Dr. Didac Ferrer-Balas (Barcelona, 1974) graduated as an industrial & materials engineer since 1997. He obtained a doctorate in materials science in 2001 from the Technical University of Catalonia (UPC-Barcelona Tech). Since year 2000, he has been in charge of sustainability management at the University, with a wide number of projects in curriculum development, sustainable education, sustainable management, interdisciplinary research and communication. He is currently the head of the Innovation and Community Office at UPC, working on issues as sustainability, gender, inclusion, cooperation or collaboration, with a special focus as coordinator of the Nexus24 collaborative communities programme.
He is co-author of books as “What is Sustainable Technology”, and “Materials and Sustainable Development”, and has taught in the Masters of Sustainability at UPC, in the fields of sustainable organizations, industrial ecology and sustainable technology. He also has been member of the editorial boards of Journal of Cleaner Production and of the journal Sustainability Science and in the scientific committees and chairs of various international conferences (EESD, AGS, EMSU).
He is also co-founder (and was innovation director) of Tarpuna, a non-profit cooperative that creates social inclusion through sustainability projects in the fields of social fabrication, social farming, fuel poverty, collaborative consumption, among other emerging fields. He's been advising the Barcelona City Council for the public FabLabs network (Ateneus de fabricació), among other collaborations.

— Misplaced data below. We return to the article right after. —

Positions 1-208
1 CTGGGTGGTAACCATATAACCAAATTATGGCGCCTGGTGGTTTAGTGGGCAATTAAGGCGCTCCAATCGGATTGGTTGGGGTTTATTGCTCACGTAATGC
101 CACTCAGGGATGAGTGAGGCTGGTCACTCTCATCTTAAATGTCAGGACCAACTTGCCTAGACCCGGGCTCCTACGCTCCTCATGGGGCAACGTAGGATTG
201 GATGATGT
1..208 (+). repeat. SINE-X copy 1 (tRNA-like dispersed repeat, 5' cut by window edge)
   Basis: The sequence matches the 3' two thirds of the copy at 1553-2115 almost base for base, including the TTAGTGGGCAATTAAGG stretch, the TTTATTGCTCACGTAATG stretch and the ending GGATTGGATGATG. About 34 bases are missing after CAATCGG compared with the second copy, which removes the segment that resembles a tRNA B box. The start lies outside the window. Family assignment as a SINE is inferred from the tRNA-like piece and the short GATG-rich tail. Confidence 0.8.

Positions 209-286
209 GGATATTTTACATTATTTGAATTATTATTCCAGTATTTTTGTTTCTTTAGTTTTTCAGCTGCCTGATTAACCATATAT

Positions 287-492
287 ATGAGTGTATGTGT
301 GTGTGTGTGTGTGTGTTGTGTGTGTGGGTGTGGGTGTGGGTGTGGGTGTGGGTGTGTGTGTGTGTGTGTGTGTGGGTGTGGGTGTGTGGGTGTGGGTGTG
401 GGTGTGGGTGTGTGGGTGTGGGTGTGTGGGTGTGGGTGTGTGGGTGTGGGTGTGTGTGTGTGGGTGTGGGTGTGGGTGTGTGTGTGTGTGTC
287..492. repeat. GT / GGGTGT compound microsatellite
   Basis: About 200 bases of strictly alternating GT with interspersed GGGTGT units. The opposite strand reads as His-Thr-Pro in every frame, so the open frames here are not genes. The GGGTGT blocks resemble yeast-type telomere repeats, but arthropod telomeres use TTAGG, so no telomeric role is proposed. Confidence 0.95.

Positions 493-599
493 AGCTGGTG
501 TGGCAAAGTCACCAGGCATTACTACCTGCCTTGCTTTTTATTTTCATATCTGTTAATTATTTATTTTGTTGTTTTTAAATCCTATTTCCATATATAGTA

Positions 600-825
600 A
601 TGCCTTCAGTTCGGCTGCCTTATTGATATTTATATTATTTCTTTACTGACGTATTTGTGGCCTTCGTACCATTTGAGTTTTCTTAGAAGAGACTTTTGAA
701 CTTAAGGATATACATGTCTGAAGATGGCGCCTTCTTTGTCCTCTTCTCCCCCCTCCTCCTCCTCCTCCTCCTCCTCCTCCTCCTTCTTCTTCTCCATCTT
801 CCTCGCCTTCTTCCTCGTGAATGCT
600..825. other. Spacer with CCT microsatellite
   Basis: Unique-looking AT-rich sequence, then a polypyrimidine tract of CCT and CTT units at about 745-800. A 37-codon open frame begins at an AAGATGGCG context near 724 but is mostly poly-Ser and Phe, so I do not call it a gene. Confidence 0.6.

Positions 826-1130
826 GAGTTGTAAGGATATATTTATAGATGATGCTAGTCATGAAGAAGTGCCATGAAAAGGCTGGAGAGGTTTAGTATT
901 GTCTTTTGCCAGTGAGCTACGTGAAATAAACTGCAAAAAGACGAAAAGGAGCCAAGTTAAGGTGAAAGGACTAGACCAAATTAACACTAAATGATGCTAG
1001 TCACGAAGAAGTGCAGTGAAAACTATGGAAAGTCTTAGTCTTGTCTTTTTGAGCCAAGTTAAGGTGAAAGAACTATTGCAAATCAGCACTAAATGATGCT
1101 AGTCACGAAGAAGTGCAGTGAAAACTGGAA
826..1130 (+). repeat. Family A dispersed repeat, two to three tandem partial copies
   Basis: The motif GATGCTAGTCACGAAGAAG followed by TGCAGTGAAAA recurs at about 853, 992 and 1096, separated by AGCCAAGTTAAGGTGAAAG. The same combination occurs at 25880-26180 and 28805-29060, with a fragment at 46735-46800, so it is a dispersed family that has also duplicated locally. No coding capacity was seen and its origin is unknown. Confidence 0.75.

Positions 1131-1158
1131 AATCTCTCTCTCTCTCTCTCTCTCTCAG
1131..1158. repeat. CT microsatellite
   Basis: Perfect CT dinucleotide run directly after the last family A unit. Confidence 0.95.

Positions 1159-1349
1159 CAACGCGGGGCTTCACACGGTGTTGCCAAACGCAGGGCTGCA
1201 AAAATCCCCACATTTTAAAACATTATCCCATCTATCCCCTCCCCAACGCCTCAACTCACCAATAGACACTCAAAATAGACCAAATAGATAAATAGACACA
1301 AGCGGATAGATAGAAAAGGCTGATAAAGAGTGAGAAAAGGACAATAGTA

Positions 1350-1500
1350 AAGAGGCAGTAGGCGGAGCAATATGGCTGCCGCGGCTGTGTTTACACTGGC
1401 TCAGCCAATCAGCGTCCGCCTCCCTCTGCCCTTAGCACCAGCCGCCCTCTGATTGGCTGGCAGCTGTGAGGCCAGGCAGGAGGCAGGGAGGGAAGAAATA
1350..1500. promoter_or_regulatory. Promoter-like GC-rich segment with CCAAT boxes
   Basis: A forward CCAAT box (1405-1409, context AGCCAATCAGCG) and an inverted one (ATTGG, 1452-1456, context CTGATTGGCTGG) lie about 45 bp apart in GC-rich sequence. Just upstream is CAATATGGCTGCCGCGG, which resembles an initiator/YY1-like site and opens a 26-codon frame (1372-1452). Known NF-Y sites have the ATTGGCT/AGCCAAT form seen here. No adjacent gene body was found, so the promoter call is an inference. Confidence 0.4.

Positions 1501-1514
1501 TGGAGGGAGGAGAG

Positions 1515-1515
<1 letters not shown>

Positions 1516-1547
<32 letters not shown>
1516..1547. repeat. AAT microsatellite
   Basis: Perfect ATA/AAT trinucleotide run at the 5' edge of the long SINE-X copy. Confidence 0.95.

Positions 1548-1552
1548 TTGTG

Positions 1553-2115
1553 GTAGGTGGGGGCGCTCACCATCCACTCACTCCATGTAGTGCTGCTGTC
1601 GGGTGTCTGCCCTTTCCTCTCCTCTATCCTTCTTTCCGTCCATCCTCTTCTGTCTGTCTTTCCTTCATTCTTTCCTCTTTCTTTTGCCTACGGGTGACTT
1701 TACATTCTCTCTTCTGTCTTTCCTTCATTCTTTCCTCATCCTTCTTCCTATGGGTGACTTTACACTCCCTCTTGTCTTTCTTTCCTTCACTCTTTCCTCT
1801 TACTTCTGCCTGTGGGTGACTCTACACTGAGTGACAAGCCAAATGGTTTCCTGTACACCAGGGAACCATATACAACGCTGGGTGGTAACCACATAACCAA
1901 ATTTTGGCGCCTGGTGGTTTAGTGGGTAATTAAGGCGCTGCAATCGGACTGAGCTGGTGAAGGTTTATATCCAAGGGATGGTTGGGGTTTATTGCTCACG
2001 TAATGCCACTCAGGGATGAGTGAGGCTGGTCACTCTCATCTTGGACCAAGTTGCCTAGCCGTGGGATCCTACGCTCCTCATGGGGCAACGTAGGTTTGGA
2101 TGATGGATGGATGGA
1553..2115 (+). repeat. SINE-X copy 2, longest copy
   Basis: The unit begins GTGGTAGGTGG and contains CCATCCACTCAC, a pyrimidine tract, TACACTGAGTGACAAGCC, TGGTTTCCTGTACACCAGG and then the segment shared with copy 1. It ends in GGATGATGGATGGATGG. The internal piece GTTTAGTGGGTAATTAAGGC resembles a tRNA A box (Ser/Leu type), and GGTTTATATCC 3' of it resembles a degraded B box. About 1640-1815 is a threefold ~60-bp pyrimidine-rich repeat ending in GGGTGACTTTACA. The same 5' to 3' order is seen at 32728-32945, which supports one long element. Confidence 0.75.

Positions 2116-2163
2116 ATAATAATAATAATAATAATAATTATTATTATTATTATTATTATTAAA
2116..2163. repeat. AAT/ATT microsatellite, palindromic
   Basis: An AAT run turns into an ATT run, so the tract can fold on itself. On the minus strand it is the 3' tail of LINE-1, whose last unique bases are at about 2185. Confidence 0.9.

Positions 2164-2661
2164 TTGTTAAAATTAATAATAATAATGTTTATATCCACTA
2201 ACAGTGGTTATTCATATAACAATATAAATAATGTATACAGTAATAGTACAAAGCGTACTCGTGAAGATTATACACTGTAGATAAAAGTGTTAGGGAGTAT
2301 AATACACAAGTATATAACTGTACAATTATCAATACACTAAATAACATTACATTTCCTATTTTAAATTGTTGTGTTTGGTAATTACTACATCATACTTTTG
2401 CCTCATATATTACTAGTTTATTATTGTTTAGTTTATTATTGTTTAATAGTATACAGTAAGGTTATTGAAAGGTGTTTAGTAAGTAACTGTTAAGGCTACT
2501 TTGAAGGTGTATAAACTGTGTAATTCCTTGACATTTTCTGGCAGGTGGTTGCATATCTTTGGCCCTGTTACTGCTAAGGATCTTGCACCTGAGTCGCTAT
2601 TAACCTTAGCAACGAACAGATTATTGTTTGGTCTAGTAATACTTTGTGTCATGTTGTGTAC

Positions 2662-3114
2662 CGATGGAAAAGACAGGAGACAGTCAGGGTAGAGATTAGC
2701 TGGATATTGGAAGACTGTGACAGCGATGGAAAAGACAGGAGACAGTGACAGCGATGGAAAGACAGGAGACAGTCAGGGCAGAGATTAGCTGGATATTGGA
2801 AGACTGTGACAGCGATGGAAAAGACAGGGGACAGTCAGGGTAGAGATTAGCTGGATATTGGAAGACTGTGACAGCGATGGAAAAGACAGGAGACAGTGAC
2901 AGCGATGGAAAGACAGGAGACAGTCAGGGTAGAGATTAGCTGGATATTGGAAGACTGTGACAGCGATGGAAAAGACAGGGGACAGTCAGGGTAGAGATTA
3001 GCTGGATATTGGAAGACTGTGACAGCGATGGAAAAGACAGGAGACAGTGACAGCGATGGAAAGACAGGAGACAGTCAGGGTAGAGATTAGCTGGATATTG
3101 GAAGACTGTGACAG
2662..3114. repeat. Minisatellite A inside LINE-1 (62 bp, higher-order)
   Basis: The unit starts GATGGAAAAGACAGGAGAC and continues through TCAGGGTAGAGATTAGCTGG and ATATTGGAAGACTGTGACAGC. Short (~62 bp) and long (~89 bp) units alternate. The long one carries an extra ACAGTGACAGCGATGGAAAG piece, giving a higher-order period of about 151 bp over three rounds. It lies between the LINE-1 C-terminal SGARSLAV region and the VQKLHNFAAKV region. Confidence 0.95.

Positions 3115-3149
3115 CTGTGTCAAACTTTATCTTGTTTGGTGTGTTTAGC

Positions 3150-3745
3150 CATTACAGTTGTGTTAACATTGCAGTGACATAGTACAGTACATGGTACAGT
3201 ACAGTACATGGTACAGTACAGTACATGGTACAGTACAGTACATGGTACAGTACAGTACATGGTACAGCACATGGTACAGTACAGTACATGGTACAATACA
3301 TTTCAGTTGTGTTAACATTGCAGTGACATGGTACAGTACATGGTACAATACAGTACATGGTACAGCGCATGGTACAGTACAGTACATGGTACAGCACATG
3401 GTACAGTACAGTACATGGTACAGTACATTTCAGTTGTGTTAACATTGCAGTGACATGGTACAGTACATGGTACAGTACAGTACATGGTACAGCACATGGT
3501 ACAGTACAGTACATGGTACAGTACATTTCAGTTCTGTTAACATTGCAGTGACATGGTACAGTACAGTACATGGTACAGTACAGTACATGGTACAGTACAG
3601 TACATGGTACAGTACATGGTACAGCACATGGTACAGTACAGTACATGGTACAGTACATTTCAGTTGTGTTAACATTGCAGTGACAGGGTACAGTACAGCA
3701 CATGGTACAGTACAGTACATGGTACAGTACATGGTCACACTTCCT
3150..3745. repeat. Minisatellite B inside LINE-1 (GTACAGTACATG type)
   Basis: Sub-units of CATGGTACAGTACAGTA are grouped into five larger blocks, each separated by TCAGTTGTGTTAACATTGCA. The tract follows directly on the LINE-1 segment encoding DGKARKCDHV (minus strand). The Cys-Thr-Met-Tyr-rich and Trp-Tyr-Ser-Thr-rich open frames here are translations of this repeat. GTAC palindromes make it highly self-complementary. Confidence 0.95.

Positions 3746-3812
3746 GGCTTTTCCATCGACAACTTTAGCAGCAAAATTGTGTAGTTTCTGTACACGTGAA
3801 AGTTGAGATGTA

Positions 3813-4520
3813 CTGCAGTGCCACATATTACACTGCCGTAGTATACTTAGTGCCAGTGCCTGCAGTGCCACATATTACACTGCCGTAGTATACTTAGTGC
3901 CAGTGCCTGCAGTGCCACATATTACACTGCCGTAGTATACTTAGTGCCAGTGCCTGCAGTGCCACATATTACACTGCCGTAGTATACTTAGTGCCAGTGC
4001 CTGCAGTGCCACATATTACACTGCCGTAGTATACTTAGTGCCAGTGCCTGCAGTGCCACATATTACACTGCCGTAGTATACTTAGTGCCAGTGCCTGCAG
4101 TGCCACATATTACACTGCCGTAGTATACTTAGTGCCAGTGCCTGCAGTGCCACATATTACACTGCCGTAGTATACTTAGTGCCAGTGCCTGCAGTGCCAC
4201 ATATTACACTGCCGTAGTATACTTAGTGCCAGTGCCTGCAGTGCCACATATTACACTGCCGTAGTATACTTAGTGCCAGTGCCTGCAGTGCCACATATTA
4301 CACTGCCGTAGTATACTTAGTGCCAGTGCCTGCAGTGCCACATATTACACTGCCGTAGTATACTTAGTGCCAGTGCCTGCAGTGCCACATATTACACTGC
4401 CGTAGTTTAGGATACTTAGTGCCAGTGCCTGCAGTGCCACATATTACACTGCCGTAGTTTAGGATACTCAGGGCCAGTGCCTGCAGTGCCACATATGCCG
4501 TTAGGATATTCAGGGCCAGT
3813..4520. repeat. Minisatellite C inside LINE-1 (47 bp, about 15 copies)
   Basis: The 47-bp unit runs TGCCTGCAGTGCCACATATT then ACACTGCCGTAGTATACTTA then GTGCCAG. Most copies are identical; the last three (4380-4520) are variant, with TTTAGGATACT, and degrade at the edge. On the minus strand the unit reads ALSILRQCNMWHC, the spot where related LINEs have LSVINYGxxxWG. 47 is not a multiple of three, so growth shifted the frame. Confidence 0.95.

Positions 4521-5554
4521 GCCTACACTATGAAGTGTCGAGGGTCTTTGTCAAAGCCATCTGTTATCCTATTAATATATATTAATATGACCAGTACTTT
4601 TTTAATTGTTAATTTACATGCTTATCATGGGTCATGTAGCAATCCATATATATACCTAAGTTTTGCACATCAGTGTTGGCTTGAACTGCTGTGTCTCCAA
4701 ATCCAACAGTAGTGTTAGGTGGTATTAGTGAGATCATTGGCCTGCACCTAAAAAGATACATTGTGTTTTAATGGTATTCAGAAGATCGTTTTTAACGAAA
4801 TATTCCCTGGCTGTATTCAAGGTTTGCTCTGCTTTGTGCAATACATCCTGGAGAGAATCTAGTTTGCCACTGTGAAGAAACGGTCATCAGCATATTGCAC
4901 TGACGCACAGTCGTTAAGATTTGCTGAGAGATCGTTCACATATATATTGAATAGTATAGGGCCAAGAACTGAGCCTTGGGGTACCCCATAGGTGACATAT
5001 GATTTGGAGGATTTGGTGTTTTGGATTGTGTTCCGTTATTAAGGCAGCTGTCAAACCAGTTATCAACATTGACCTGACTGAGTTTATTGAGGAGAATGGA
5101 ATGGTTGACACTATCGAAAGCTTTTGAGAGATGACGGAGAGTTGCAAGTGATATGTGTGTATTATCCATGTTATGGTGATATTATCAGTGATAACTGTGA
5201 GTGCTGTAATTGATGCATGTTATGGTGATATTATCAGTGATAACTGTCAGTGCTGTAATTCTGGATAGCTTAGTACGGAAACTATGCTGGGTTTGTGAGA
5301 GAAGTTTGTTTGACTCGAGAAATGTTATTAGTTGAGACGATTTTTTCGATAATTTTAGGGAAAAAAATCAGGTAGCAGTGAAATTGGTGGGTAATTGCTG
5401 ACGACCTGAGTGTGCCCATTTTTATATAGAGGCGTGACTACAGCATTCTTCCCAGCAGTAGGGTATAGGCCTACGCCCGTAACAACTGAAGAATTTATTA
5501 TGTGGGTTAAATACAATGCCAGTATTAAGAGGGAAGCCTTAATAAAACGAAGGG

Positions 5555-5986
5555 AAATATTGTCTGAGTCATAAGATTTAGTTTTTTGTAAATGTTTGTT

Specialties & research interests:
Astract title: The path towards a sustainable community. A collaborative approach inspired by living systems
After working for sustainability both from the university and in the community for more than 20 years, I am profoundly convinced that transforming our society towards sustainability is not fundamentally a matter of availability of knowledge, but depends on the type of relationships and organizational systems we build and use to develop our goals.
The good news is that there is an inspirational model in nature. Living systems have succeeded to survive through million years thanks to some fundamental principles as interdependence, cooperation, self-organization, recycling, flexibility and diversity. How can we learn from living systems and add human intention on the top to drive the urgent transition humanity needs?
When we apply them, those principles can help us to transform any community, as our schools, neighbourhoods, companies or universities. But, how to do it? Can we manage those transitions? What is key in the toolbox that sustainability professionals need today? Are we educating our students for that?
In that talk I will share the example of energy efficiency success case at UPC carried out in the period 2011-14. This successful experience inspired us tremendously, and we started building a new operative system to manage the university on a collaborative mode, called Nexus24. After 5 years of experiences, I will show examples of the potential of collaboration in communities and share some of the learning, how we manage and measure it.